How do I isolate terpenes during cannabis extractions?
Terpenes, as well as terpenoids, are degraded easily by heating. Consequently they need to be isolated in the first part of extraction and stored away in air and light-tight containers to prevent degradation. After the cannabinoids have been separated the terpenes can be added back to boost the therapeutic benefits through cannabis synergy.

What are Cannabis Flavonoids?
Flavonoids are chemical compounds found in cannabis, as well as other plants, that provide the different pigments. Cannabis has over 20 known flavonoids including anthocyanin, apigenin, quercetin, cannflavin A and cannflavin B (unique to cannabis), and kaempferol. Flavonoids offer antioxidant and anti-inflammatory benefits and also boost the therapeutic benefits of cannabinoids though cannabis synergy.

What is a Terpene Wheel?
It’s a graphical representation, in the form of a cyclic wheel, which shows the natural occurring terpenes, their unique characteristics, and where they are commonly found.
Terpenes and terpenoid are an essential component of cannabinoid therapy; we will keep updating this definitive guide as the body of research in this area continues to expand.

Link to Original Article

J. James

In Bloom
  • Mycrene

Myrcene, specifically β-myrcene, is a monoterpene and the most common terpene produced by cannabis (some varieties contain up to 60% of the essential oil). Its aroma has been described as musky, earthy, herbal – akin to cloves. A high myrcene level in cannabis (usually above 0.5%) results in the well-known “couch-lock” effect of classic Indica strains. Myrcene is found in oil of hops, citrus fruits, bay leaves, eucalyptus, wild thyme, lemon grass and many other plants.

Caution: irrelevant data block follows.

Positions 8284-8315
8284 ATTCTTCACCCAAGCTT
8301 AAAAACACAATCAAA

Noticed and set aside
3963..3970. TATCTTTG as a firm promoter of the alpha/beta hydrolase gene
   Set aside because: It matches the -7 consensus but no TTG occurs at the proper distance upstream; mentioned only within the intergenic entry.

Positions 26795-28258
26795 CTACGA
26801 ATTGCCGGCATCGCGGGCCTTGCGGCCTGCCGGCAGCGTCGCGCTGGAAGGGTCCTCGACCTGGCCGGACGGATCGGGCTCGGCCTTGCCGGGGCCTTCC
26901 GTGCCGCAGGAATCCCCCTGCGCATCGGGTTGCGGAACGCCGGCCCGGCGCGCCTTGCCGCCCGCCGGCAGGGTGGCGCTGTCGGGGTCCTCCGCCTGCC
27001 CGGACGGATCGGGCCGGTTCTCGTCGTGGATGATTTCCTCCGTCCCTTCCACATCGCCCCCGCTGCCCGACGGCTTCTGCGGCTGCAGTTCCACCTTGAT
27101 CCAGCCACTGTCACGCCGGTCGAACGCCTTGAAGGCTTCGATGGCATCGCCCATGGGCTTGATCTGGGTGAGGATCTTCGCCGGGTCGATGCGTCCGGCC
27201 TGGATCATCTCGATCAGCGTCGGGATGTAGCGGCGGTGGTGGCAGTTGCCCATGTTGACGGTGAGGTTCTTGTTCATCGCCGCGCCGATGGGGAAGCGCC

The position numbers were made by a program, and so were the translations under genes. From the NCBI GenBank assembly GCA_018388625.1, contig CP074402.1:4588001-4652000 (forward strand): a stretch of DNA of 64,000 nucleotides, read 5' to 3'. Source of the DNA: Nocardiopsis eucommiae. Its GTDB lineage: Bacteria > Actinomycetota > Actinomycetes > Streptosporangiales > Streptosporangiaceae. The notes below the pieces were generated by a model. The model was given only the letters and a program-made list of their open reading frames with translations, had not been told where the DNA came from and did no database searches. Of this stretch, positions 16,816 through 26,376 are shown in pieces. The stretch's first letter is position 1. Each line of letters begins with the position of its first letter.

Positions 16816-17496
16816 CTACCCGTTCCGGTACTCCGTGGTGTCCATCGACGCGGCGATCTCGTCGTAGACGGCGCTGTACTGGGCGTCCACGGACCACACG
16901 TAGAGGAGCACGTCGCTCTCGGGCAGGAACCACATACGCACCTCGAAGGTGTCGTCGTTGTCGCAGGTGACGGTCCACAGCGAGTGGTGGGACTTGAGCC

Myrcene has some very special medicinal properties, including lowering the resistance across the blood to brain barrier, allowing itself and many other chemicals to cross the barrier easier and more quickly. In the case of cannabinoids (like THC), myrcene allows the effects of the cannabinoid to take effect more quickly. More uniquely still, myrcene has been shown to increase the maximum saturation level of the CB1 receptor, allowing for a greater maximum psychoactive effect.
Myrcene is a potent analgesic, anti-inflammatory, antibiotic and antimutagenic. It blocks the action of cytochrome, aflatoxin B and other pro-mutagenic carcinogens. The Bonamin et al study focused on the role of β-myrcene in preventing peptic ulcer disease. The study revealed that β-myrcene acts as an inhibitor of gastric and duodenal ulcers, suggesting it may be helpful in preventing peptic ulcer disease. Its sedative and relaxing effects also make it ideal for the treatment of insomnia and pain. Since myrcene is normally found in essential oil from citrus fruit, many claim eating a fresh mango about 45 minutes before consuming cannabis will result in a faster onset of psycho activity and greater intensity. Be sure to choose a mango that is ripe otherwise the myrcene level will be too low to make a difference.

  • Pinene